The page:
[the story of God, the story of us] chapter 7: crown

Written by Jennifer Dukes Lee

I’m an Iowa farmer's wife and mama of two girls. You can find me writing about faith and family at Getting Down with Jesus and on Twitter at @dukeslee. I teach journalism at Dordt College and serve as Contributing Editor for High Calling Blogs.

December 22, 2010

On Christmas Eve, in a dim corner of our Iowa home, I’ll light our Advent candle for the last time this year.

For us, the waiting will be over.

Our Prince of Peace has come. Our King of Kings has arrived. Our babe – the Messiah — has been born in Bethlehem. We will celebrate Christmas, knowing that our Savior has been born.

The promise rings true and sure for us. But on this day, I can’t help but think about themthe pre-Jesus ones.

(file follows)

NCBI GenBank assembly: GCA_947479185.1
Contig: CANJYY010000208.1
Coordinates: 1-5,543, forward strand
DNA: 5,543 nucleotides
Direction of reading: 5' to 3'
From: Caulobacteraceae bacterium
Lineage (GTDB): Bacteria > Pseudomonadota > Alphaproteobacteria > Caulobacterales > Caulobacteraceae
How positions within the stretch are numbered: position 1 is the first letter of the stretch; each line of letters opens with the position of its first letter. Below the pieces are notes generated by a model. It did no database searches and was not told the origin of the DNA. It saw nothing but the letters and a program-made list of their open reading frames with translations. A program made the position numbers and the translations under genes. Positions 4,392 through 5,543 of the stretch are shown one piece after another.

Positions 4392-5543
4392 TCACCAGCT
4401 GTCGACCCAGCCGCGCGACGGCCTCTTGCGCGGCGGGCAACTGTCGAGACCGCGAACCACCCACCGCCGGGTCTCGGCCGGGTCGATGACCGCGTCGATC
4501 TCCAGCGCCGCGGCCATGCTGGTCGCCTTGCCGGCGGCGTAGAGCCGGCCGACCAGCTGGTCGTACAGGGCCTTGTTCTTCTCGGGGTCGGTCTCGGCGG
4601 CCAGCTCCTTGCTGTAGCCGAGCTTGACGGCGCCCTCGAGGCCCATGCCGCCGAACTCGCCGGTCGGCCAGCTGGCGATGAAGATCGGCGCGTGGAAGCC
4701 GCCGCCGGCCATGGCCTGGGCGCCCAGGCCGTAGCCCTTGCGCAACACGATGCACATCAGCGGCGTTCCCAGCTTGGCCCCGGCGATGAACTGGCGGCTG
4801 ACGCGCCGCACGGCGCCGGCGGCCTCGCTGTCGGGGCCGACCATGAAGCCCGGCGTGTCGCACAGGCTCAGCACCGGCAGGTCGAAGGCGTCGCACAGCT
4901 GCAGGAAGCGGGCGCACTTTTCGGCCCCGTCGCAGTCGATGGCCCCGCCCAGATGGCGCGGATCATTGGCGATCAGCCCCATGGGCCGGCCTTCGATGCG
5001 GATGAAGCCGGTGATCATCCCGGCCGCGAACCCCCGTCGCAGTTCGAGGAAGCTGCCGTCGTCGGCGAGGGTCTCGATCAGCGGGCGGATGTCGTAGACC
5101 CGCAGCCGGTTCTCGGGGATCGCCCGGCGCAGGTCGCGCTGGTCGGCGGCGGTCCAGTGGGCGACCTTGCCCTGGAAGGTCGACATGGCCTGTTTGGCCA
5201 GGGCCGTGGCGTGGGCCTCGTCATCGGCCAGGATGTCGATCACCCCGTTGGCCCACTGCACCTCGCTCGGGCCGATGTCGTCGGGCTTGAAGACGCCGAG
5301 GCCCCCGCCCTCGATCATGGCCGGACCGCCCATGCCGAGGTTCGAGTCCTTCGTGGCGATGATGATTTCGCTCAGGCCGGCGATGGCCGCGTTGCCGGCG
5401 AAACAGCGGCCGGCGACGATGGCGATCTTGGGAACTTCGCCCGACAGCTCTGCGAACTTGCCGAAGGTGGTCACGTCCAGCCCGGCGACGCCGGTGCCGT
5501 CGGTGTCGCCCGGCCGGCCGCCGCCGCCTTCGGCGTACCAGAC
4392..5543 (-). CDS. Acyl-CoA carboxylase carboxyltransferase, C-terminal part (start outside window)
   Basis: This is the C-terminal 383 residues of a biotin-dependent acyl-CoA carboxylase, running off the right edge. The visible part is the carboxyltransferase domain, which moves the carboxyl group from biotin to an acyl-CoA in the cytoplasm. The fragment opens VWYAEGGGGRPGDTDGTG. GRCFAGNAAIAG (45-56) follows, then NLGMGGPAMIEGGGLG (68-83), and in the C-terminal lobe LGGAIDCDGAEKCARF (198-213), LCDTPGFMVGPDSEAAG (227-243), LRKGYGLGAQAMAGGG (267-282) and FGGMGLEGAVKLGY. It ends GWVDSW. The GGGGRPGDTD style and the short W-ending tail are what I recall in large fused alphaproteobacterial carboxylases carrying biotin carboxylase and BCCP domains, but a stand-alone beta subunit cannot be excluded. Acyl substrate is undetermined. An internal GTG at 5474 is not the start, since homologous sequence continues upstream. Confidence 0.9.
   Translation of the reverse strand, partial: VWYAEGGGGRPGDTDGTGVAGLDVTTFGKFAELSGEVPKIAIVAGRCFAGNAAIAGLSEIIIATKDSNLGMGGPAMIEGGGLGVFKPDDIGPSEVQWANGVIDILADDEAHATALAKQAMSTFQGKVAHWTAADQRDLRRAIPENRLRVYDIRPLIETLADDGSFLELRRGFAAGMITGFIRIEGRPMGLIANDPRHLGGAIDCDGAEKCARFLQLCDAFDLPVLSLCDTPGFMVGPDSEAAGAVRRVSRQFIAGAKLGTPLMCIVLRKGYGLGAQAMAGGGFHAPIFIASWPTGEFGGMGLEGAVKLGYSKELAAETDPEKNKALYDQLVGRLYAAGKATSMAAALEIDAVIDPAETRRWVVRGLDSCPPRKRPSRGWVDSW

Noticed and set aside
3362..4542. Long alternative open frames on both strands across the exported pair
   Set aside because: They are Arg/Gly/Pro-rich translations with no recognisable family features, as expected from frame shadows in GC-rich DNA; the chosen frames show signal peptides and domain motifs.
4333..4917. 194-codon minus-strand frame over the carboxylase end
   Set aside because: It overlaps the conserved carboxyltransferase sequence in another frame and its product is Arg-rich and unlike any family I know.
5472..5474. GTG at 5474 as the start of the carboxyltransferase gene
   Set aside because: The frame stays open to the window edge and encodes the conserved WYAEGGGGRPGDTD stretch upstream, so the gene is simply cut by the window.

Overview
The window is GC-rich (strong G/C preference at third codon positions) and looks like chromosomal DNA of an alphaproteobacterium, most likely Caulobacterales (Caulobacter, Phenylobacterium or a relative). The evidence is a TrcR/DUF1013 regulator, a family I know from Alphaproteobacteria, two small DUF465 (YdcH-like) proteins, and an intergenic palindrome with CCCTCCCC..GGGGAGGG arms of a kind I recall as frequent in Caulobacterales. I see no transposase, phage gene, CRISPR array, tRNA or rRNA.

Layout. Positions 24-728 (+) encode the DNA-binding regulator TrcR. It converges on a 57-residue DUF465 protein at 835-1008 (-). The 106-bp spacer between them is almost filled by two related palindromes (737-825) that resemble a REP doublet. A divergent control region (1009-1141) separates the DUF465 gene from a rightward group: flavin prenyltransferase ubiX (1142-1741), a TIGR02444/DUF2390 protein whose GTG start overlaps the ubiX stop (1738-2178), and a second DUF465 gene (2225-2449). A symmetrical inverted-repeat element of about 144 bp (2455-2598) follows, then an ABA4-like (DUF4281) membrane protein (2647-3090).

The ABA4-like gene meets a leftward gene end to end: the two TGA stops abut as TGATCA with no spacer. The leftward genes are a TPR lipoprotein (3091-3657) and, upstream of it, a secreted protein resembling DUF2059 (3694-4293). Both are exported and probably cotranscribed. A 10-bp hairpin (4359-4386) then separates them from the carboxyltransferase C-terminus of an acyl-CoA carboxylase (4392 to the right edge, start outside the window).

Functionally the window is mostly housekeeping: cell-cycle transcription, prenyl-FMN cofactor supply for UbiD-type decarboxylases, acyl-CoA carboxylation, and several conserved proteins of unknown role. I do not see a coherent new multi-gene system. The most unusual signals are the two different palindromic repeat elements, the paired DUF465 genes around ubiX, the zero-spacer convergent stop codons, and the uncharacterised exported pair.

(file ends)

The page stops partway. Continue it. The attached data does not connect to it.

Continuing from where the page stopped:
They were living B.C. They’d heard tell of a coming King, an everlasting dynasty. But I wonder: Did those promises make any sense at all?

I suppose that’s why I ached a bit when I read chapter seven this week in “The Story of God, The Story of Us.”

The characters in the book are once again gathered around the campfire to listen to the old storyteller. They come with hard questions, hearing even harder answers. Collectively, they lament the wait. They want a king. And really: Is that too much to ask?

A young man in the crowd calls out:

“… we have no king. Where is this everlasting dynasty now?”

The old storyteller at the campfire gropes for words of reassurance. His answer: Wait.

“… we must wait for another Son of David, another anointed one, who will lead our people back into covenant faithfulness with God.”

The young man asks the question that begs an answer: “How long must we wait?”